In recent days, several media outlets have reported the case of a 10-year-old girl from the province of Toledo who has managed to recover from the first case recorded in Spain of Primary Amebic Maningitis (MAP), a deadly disease in 1998. % of the cases of which barely a dozen registered survivors are known around the world. Researchers from the University Institute of Tropical Diseases and Public Health of the Canary Islands University of La Laguna They were key in the diagnosis of this case that has resulted in a happy ending.
The species Naegleria fowleri, called "amoeba comecerebros", is a free-living amoeba that preferentially inhabits warm bodies of fresh water. These protozoa have the ability to live in the environment, but also cause central nervous system infections, especially in children under 12 years. "This happens when they proliferate in these bodies of water, where patients exposed, after diving, can be affected by these amoebas that migrate to the brain through the olfactory nerves," says Jacob Lorenzo-Morales, a researcher at the ULL who directs the free life amoebas laboratory in the aforementioned institute.
At the end of March, the patient was admitted to the Virgen de la Salud public hospital in Toledo with symptoms indicative of meningitis, such as severe headache, high fever and neck stiffness. Once there, clinical samples of the patient were sent to the laboratory of protozoa of the National Center of Microbiology (CNM) directed by Dr. Isabel de Fuentes Corripio, who works closely with the laboratory of the University of La Laguna that directs the doctor Lorenzo-Morales, fruit of the inclusion of both laboratories in the National Network of Tropical Diseases (Ricet).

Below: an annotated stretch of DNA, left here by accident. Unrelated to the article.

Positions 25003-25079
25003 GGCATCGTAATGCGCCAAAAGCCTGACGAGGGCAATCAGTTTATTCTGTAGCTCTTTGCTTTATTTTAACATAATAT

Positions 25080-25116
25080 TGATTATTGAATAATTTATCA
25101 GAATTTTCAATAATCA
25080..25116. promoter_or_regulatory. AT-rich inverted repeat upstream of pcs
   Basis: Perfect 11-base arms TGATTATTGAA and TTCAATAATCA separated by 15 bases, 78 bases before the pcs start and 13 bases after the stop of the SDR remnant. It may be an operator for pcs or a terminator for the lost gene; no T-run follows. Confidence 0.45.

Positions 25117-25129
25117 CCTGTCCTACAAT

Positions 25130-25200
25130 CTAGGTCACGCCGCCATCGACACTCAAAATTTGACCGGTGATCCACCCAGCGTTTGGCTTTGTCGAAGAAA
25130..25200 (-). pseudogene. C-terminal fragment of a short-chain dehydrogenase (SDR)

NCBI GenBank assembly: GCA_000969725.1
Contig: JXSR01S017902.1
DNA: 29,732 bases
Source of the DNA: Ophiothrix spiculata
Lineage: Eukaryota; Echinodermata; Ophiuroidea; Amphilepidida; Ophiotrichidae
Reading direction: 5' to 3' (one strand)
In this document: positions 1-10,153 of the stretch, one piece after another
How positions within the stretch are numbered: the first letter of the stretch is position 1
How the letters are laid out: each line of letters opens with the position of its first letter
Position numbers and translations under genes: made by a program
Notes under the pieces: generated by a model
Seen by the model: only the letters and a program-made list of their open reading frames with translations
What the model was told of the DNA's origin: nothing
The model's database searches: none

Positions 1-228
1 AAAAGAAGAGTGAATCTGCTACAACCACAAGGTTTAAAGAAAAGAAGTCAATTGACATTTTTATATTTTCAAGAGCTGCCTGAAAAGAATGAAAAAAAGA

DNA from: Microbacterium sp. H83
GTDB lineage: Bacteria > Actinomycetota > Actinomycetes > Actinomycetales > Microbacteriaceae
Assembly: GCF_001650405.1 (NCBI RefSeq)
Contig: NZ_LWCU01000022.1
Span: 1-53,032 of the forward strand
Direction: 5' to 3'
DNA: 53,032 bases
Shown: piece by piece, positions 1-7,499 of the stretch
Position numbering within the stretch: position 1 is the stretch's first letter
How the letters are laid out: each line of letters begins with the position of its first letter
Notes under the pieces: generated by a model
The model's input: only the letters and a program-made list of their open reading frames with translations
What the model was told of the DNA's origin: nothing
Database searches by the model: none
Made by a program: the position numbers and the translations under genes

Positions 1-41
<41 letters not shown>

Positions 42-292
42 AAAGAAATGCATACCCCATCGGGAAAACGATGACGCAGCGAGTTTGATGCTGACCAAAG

Although the diagnosis is complicated, the identification of this pathogen was obtained in samples from the patient and from the waters of the heated pool where the girl bathed. "When the investigations are over, we will see what steps to take, maybe we have to modify the maintenance regulations for these facilities, but now we have to tell the population to be quiet," explains Lorenzo-Morales.
Few, but lethal
The scientific literature does not provide conclusive data on the incidence of this microorganism, since the cases described worldwide do not reach 400 in the last five decades, with a lethality of 97%. This lack of past data is problematic for the investigation, as some cases could pass as nonspecific meningitis. Another, that even today "amoebic meningitis is not required to be reported", which makes get reliable information, adds the researcher.
Lorenzo-Morales emphasizes that the biggest problem of the disease is the absence of a 100% effective treatment and free of significant toxic side effects. "In Spain we suffer a total lack of funding to investigate in this line. No entity considers this field to be of interest due to its low incidence ", laments the director of the laboratory of the University Institute of Tropical Diseases and Public Health of the Canary Islands of the University of La Laguna.